Highway Under the Hudson: A History of the Holland Tunnel

Robert W. Jackson. New York Univ, $29.95 (320p) ISBN 978-0-8147-4299-0
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Urban planner and National Park Service historian Jackson has documented historic bridges and highways in Texas, Iowa, and Pennsylvania. Now he offers exhaustive research on the creation of the Holland Tunnel, linking New York and New Jersey, the world’s longest underwater tunnel when it opened in 1927. The rise of automobile travel was a major factor. Earlier, railroad-owned ferries transported “almost all the city’s food and fuel.” It was the first tunnel with a ventilation system to combat motor-vehicular fumes and thus became a model for all later vehicular tunnels. Jackson covers events that necessitated a tunnel, including plans, reports, political conflicts, contracts, and seven years of construction. Profiles are presented of the young chief engineer, Clifford Holland, and other key figures. An outstanding chapter on the mostly immigrant sandhogs details the hazardous working conditions that led to injuries and deaths. Holland himself had a “complete mental breakdown” and died of heart failure two days before the tunnel was complete. Jackson has excavated a vast amount of information, bringing this authoritative history of a ground-breaking tunnel to life. 56 illus. (Dec.)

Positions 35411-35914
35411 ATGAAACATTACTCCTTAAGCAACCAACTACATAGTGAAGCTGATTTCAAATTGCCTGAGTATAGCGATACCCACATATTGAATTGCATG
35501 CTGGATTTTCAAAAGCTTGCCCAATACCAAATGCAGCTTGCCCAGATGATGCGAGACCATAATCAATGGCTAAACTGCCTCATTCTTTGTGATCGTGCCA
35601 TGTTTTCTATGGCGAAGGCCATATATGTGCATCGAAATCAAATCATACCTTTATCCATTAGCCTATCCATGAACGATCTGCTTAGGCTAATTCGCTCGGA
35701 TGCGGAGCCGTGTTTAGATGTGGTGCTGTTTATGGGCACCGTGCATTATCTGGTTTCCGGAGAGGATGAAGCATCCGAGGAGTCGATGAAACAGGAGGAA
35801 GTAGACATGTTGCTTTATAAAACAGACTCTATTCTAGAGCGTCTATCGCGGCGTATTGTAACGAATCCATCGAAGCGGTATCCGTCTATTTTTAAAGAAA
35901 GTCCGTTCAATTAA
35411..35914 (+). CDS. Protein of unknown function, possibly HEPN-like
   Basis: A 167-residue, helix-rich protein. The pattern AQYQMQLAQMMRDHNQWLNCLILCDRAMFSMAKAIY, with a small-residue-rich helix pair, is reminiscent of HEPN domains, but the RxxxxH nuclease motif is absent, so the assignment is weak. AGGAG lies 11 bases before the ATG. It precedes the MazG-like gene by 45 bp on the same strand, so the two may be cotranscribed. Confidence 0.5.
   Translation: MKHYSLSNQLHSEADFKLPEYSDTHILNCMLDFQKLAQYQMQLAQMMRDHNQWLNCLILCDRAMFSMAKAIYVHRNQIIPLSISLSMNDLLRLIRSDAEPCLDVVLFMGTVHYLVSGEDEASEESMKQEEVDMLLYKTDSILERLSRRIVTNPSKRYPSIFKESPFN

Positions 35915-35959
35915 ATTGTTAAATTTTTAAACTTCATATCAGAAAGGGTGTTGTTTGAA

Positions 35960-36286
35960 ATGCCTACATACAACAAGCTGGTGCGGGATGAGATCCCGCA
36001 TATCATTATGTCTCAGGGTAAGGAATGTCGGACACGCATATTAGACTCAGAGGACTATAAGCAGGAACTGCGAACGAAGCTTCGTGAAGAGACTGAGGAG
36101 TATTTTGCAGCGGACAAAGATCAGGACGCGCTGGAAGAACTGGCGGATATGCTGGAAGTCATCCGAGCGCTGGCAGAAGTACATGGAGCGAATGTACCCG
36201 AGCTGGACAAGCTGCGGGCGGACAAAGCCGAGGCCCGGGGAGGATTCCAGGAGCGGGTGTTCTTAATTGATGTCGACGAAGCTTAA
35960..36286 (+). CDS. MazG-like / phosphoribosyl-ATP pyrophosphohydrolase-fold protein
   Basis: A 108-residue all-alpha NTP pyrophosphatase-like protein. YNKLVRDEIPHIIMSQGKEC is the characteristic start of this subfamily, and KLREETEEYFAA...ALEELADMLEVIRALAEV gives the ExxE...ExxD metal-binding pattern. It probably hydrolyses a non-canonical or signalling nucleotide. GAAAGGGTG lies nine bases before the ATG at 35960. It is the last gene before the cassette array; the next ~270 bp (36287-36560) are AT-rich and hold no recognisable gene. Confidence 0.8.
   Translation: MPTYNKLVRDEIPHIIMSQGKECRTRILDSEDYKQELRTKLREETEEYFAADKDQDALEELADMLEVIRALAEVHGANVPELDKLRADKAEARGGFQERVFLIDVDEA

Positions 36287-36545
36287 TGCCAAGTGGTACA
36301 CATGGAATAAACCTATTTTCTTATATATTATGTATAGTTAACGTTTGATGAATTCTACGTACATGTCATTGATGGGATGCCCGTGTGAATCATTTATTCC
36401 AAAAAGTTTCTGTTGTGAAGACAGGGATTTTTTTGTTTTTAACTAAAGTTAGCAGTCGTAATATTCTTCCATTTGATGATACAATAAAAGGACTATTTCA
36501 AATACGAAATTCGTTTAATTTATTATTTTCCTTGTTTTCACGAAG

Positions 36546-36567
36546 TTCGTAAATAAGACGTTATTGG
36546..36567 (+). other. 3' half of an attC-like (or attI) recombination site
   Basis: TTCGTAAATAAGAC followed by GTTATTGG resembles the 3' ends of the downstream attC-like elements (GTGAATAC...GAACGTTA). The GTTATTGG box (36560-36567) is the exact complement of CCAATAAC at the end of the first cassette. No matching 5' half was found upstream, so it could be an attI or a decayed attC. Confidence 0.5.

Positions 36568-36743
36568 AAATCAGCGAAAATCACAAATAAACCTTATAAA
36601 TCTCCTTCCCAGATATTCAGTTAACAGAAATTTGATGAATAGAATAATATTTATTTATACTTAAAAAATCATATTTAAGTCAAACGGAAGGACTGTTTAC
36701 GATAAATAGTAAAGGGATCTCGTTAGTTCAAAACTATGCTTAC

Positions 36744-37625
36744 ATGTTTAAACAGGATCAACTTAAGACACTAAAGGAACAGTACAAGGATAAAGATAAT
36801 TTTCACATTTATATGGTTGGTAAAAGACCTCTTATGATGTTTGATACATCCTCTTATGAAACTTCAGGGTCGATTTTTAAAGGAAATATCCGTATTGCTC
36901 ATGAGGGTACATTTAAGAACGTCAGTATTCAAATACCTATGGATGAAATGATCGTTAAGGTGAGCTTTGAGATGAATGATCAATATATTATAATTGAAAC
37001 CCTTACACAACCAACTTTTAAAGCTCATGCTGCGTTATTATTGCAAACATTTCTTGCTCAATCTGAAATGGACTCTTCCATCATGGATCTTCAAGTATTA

Reviewed on: 10/10/2011
Release date: 12/01/2011
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